Kirtan Kriya Meditation Good at Beating Stress
*Image courtesy: © Thinkstock photos/ Getty Images
*Text Courtesy IANS
Six months after researchers showed how a specific yoga involving daily meditation cut down stress levels of those caring for Alzheimer's and dementia patients now know the reason why.
Practising Kirtan Kriya, a meditation chant exercise originating from Kundalini Yoga, for just 12 minutes daily for eight weeks, led to a easing of the biological mechanisms behind a spike in the immune system's inflammation response.
Inflammation, which is caused by how our immune system responds to illness, infection, bacterial or viral attack, if constantly activated, can contribute to a multitude of chronic health problems, the journal Psychoneuroendocrinology reports.
Helen Lavretsky, senior study co-author and professor of psychiatry at the University of California Los Angeles (UCLA) Semel Institute for Neuroscience and Human Behaviour, and colleagues found in their work with 45 family dementia caregivers that 68 of their genes responded differently after Kirtan Kriya Meditation (KLM), resulting in reduced inflammation.
Caregivers are the unsung heroes for their yeoman's work in taking care of loved ones that have been stricken with Alzheimer's and other forms of dementia, said Lavretsky, who also directs UCLA's late-life depression, stress and wellness research programme, according to an UCLA statement.
In the study, participants were randomised into two groups. The meditation group was taught the 12-minute yogic practice that included Kirtan Kriya, which was performed daily at the same time for eight weeks.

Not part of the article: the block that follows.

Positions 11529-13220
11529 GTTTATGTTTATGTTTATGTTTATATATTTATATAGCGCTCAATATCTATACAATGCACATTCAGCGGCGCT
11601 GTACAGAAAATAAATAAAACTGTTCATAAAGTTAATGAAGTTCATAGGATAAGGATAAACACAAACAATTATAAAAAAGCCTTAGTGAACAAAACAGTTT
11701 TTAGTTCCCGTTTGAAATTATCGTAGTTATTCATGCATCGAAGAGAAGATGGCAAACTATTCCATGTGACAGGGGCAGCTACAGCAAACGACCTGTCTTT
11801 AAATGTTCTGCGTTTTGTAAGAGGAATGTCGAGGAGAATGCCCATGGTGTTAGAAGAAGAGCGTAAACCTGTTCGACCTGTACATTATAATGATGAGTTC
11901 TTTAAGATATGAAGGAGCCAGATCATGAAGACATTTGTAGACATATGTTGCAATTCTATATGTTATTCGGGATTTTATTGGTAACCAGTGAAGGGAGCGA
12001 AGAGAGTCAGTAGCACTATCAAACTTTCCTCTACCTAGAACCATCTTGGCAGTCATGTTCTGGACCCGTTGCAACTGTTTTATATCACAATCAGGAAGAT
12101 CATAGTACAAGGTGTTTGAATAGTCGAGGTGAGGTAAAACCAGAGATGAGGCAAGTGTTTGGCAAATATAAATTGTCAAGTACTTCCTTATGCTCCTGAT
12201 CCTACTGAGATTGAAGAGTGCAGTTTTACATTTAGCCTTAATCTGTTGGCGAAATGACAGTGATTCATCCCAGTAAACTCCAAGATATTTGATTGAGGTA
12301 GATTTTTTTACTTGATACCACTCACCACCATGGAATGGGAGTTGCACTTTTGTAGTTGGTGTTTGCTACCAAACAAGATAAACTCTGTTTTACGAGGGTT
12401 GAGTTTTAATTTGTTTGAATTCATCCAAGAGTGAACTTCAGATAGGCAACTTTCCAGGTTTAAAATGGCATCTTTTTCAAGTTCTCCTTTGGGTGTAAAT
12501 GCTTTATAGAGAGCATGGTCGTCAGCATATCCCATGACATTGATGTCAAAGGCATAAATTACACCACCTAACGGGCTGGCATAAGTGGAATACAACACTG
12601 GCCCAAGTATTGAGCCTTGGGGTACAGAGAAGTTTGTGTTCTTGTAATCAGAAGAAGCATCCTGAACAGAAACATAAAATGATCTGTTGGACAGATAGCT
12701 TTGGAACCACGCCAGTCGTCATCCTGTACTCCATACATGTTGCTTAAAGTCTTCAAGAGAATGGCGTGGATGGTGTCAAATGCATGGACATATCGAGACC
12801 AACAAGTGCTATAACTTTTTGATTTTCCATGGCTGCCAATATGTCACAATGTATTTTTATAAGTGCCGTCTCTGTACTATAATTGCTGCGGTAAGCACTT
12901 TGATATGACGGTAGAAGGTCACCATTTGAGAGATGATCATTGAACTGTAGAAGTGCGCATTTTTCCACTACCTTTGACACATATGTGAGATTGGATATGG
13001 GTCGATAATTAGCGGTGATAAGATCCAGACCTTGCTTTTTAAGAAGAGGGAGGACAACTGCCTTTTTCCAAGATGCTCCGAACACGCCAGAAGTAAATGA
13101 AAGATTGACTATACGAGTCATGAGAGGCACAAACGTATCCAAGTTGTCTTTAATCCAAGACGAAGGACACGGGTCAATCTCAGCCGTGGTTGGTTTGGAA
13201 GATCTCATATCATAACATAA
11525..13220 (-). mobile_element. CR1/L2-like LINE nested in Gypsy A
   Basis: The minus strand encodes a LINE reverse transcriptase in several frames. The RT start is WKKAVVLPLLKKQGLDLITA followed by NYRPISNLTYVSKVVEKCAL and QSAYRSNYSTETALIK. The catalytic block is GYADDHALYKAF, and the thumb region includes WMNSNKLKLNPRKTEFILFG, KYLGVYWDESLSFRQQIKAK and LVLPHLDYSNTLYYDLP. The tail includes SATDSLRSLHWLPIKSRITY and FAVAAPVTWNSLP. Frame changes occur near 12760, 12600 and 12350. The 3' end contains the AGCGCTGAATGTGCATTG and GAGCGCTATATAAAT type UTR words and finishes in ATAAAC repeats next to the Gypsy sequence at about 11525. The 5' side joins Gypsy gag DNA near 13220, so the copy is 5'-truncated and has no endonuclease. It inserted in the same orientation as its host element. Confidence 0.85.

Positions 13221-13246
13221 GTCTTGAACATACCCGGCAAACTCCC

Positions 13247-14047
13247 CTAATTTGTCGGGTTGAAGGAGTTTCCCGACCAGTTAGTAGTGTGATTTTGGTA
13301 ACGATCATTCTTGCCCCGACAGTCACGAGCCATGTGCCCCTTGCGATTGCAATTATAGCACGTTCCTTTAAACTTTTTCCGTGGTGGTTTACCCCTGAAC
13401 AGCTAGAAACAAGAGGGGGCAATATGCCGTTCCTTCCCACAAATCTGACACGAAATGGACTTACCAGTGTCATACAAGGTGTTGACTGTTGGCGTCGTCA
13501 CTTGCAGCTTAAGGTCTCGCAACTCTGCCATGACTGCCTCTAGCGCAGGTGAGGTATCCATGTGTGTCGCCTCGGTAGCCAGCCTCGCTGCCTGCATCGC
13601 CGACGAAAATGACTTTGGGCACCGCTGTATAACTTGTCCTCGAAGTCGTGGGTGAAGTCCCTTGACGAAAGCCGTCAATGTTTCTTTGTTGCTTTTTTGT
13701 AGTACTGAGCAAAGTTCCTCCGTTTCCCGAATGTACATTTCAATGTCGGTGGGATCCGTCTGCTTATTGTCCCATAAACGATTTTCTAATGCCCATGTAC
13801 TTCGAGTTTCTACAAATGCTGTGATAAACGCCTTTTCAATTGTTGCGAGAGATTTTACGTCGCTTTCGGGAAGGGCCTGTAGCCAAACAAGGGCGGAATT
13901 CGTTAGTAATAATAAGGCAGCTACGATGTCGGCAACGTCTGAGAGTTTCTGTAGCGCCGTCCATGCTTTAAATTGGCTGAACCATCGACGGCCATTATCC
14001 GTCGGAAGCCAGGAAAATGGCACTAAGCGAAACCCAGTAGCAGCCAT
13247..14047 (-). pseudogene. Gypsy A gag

The other group was asked to relax in a quiet place with their eyes closed while listening to instrumental music on a relaxation CD, also for 12 minutes daily for eight weeks.
Blood samples were taken at the beginning of the study and again at the end of the eight weeks.
"The goal of the study was to determine if meditation might alter the activity of inflammatory and antiviral proteins that shape immune cell gene expression," said Lavretsky.
"Our analysis showed a reduced activity of those proteins linked directly to increased inflammation. This is encouraging news."
Kirtan Kriya involves chanting and using finger poses ('mudras'). This simple exercise reduces stress levels, increases circulation in the brain, promotes focus and clarity, and stimulates mind-body-spirit connection.